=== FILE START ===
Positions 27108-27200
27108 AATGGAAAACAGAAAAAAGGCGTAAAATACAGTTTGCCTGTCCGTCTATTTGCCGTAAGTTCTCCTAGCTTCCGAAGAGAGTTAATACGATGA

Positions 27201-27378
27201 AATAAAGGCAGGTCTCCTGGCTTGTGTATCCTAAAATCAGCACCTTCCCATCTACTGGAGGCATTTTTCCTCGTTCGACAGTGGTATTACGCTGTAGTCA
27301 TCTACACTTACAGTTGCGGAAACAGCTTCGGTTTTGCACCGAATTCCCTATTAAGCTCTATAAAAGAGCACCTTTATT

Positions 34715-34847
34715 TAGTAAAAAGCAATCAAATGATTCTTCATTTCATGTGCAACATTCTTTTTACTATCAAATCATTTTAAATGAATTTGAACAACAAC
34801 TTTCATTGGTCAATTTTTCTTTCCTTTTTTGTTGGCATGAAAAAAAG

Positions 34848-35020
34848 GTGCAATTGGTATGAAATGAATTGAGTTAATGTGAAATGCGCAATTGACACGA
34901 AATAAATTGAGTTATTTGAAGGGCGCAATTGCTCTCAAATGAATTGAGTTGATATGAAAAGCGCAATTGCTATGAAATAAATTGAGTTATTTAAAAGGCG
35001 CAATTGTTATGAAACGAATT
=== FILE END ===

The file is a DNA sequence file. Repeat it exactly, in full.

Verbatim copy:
Positions 27108-27200
27108 AATGGAAAACAGAAAAAAGGCGTAAAATACAGTTTGCCTGTCCGTCTATTTGCCGTAAGTTCTCCTAGCTTCCGAAGAGAGTTAATACGATGA

Positions 27201-27378
27201 AATAAAGGCAGGTCTCCTGGCTTGTGTATCCTAAAATCAGCACCTTCCCATCTACTGGAGGCATTTTTCCTCGTTCGACAGTGGTATTACGCTGTAGTCA
27301 TCTACACTTACAGTTGCGGAAACAGCTTCGGTTTTGCACCGAATTCCCTATTAAGCTCTATAAAAGAGCACCTTTATT

Positions 34715-34847
34715 TAGTAAAAAGCAATCAAATGATTCTTCATTTCATGTGCAACATTCTTTTTACTATCAAATCATTTTAAATGAATTTGAACAACAAC
34801 TTTCATTGGTCAATTTTTCTTTCCTTTTTTGTTGGCATGAAAAAAAG

Positions 34848-35020
34848 GTGCAATTGGTATGAAATGAATTGAGTTAATGTGAAATGCGCAATTGACACGA
34901 AATAAATTGAGTTATTTGAAGGGCGCAATTGCTCTCAAATGAATTGAGTTGATATGAAAAGCGCAATTGCTATGAAATAAATTGAGTTATTTAAAAGGCG
35001 CAATTGTTATGAAACGAATT